12Position your business now is essential
Employees and the decision to sell
Defining objectives: the mission-critical stepPrivate
Making the decision to sellPart one in a series
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A series for privately held business owners
Introduction: Introduction to the series
The perpetuation of ownership and the succession of management are among the most difficult challenges that a privately held business will ever encounter. The decisions surrounding these issues will determine what will become of the organization to which business owners have devoted their lives, and what will be the return on what is likely their most valuable financial asset.
Yet, ironically, these criticaland complexdecisions are among those for which the owner is least prepared, since they may be confronted only once in a lifetime. Owners may have many decades of experience at managing a business, but little or no experience with the monumental task surrounding his or her exit.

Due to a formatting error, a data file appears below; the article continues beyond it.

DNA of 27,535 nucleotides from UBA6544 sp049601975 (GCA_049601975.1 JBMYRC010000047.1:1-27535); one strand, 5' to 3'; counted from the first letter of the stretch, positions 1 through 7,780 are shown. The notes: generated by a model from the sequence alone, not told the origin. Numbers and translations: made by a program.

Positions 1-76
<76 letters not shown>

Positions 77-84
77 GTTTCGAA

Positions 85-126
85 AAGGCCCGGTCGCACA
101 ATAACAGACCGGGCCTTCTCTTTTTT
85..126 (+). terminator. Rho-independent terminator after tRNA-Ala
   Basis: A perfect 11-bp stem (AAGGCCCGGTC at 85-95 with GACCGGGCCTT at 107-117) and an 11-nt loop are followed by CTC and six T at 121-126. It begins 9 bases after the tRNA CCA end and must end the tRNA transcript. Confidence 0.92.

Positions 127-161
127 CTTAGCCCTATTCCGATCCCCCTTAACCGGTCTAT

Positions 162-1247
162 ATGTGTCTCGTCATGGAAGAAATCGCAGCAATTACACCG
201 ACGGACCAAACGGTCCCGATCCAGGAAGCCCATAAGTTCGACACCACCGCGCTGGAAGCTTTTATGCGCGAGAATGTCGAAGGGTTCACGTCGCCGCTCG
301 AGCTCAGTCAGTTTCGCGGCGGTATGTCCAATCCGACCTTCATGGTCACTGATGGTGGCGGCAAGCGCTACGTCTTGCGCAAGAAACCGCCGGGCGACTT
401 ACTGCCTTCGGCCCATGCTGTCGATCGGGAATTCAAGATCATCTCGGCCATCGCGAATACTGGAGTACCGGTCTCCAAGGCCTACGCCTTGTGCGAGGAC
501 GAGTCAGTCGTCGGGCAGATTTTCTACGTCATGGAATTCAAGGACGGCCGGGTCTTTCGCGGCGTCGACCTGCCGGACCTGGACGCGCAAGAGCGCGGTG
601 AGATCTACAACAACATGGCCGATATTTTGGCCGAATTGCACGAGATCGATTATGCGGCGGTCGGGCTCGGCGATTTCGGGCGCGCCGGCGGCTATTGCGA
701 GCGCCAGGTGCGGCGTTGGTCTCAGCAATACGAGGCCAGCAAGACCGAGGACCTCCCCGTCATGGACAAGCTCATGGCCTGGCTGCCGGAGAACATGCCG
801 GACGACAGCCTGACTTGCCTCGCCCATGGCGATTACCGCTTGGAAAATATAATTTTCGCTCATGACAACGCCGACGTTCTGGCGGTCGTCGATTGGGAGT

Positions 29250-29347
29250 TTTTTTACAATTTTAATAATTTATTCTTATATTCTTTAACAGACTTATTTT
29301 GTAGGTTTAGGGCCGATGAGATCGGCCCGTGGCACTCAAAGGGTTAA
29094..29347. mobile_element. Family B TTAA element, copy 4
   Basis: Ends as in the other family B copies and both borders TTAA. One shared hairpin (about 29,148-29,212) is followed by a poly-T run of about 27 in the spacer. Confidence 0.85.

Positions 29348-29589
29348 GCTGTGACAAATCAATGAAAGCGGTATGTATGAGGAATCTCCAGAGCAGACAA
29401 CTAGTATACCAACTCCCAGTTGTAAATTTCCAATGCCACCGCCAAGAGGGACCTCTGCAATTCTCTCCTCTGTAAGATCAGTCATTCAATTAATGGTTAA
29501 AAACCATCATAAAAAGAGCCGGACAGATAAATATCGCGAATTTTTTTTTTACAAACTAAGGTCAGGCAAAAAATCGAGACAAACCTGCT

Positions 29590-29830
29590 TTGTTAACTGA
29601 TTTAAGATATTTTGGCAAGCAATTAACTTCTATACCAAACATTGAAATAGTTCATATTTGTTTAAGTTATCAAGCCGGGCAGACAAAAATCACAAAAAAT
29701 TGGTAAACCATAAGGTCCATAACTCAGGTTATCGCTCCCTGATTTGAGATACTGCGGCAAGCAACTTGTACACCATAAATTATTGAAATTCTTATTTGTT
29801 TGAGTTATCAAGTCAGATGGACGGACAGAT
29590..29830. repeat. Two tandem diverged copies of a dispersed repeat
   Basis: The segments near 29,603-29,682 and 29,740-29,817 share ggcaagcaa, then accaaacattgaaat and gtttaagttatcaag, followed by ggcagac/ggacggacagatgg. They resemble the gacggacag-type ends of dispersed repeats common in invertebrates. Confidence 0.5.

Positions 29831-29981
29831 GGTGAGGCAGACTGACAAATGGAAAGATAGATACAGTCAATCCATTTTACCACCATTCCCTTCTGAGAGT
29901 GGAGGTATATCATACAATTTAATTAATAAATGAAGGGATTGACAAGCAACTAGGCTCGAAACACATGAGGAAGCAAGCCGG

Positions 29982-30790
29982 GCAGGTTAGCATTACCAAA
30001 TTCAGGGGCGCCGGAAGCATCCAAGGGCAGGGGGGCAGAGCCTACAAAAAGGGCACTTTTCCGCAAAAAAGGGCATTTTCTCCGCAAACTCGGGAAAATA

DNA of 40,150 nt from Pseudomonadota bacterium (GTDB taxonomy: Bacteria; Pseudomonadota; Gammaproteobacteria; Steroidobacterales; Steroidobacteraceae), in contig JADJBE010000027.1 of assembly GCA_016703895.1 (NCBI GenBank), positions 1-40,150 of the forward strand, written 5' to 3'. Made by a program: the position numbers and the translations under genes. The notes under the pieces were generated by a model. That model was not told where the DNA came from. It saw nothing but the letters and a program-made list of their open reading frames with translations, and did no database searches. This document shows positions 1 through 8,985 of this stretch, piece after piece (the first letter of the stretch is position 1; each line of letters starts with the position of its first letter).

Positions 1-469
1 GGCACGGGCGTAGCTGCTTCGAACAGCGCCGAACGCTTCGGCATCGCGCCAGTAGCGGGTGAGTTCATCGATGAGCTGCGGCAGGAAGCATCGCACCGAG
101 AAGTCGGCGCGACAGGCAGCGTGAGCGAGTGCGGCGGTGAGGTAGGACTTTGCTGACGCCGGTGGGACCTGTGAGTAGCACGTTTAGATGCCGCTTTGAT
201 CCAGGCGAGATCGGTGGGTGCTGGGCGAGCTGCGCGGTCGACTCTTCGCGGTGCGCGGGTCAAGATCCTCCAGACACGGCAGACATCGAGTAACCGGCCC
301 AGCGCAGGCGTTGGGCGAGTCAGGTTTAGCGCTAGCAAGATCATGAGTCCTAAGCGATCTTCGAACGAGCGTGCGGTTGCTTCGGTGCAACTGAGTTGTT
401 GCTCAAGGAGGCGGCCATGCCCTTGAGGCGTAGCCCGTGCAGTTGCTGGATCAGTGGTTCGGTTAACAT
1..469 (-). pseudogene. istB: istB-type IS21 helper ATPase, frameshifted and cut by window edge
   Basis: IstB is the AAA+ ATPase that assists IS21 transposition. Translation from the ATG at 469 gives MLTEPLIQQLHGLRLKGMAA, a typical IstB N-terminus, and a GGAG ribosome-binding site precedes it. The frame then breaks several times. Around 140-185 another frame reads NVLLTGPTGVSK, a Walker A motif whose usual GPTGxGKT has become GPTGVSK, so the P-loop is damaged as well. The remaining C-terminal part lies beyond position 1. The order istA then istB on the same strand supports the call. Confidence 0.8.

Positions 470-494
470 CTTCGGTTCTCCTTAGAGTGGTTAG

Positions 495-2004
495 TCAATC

Should the business be sold? Should there be an outright sale? Sale of a minority interest? IPO? Leveraged ESOP? Recapitalization? What is the right time to sell? How is the business to be valued? Add to this the myriad of options available: the often divergent goals of seller and buyer; the tax, funding and legal implications of the transaction; and the nature and structure of the deal itself. The number and complexity of choices can quickly become overwhelming.
Our experience assisting privately held business owners to develop and implement effective exit strategies shows clearly that, first, every situation is unique since each seller will have different objectives. An optimal solution for one owner may be undesirable for another. Second, optimizing the outcome upon exit depends on a carefully thought-out and well-planned exit strategy.